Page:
"The recent growth in vision and imaging technology is in part a result of a larger trend toward comprehensive automation solutions and connected devices," said Alex Shikany, director of market analysis at the Association for Advancing Automation (A3). "As these trends continue to drive investments by end customers, demand for machine vision and imaging technologies, such as cameras, lighting, optics, imaging boards, smart cameras, and image sensors, will continue to rise. At the same time, we’re seeing continued pressure in this market for embedded solutions that are smaller, cheaper, and more capable, which can be used in a variety of form factors and OEM products. This will challenge our industry to continue innovating, and AIA members have shown that they are up to the task. We’ve seen many new products and solutions emerge already which are aimed at solving these complex challenges."

What drives tomorrow’s growth?

In addition to cheaper pixels and transistors, machine vision standards and software will also help propel imaging technology to every corner of the electronics universe.

For example, deep learning is more than a buzz word, according to Beaupré. "For deep learning, you need a lot of data, and imaging does exactly that."

Deep learning is a subset of, or precursor to, artificial intelligence. After being shown a sufficient number of good and bad images of the application under development, deep learning software can automatically program a machine vision system in minutes—a process that would otherwise take many months.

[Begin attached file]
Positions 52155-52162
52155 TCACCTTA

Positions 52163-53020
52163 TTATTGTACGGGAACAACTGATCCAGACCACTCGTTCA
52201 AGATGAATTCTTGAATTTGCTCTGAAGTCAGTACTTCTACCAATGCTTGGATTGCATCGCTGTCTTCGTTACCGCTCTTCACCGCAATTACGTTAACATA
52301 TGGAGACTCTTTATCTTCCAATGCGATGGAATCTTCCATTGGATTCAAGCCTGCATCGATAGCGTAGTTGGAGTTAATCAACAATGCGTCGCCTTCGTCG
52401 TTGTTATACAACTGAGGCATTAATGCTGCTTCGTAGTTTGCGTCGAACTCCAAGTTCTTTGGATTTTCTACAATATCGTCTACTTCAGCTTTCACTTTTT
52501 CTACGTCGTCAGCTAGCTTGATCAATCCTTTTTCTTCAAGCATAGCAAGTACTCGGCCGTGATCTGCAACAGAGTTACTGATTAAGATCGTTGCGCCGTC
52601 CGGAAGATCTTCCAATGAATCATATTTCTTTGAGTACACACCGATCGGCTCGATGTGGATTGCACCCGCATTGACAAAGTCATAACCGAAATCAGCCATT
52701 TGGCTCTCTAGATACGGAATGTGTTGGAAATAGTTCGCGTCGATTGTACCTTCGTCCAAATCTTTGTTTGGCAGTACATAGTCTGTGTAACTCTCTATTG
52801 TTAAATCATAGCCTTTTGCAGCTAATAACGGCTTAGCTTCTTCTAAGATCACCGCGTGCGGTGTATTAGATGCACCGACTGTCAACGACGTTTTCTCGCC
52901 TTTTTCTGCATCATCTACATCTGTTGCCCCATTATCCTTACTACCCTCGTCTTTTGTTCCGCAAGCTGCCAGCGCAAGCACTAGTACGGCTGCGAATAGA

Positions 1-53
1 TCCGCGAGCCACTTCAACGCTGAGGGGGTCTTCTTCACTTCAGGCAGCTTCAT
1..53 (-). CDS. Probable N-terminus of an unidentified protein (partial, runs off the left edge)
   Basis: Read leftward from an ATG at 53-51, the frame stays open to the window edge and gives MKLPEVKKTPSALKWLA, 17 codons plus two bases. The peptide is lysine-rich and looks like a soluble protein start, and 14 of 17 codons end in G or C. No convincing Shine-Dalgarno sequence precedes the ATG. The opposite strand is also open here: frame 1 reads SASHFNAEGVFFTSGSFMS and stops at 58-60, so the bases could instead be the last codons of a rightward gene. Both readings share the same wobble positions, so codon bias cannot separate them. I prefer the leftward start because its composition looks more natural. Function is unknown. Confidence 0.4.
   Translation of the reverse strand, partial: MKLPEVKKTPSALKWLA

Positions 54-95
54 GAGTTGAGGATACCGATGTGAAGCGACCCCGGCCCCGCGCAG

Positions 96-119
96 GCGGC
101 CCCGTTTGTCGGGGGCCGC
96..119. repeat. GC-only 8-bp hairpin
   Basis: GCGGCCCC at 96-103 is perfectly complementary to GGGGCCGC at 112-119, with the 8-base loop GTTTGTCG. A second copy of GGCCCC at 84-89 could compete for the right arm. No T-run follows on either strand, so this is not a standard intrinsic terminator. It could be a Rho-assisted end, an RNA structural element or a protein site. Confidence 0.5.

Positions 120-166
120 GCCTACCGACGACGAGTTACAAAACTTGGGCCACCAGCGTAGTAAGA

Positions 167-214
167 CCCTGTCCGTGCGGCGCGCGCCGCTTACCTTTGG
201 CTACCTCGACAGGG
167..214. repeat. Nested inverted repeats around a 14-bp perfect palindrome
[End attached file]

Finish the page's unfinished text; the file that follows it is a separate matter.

"You let the computer create the algorithm as opposed to a person," Beaupré said. "Applications that were too difficult to do, or required too much investment, will soon be possible, which will further open the door for machine vision solutions." Gardasoft’s Merva adds that deep learning won’t just affect algorithm performance but will also help control cameras and lighting systems. There is no limit to the affect deep learning will have on machine vision, Merva said.

Some standards are helping customers tackle very large applications for less investment. For example, IEEE 1588 provides a highly accurate network clock for synchronizing multiple systems, including smart cameras. Other standards are helping customers choose the best solution for their application. For instance, EMVA 1288 standardizes camera specifications and materials.

Today, machine vision companies are simplifying every aspect of using their products, from ordering to implementation. As machine vision crests a new wave of visibility across mainstream engineering communities, the exceptional growth of 2017 may one day be seen as a threshold moment—the year when everything changed and the only recalibration necessary might be what the industry expects is possible tomorrow. 

Winn Hardin is contributing editor for AIA. This article originally appeared in Vision Online. AIA is a part of the Association for Advancing Automation (A3), a CFE Media content partner. Edited by Chris Vavra, production editor, CFE Media,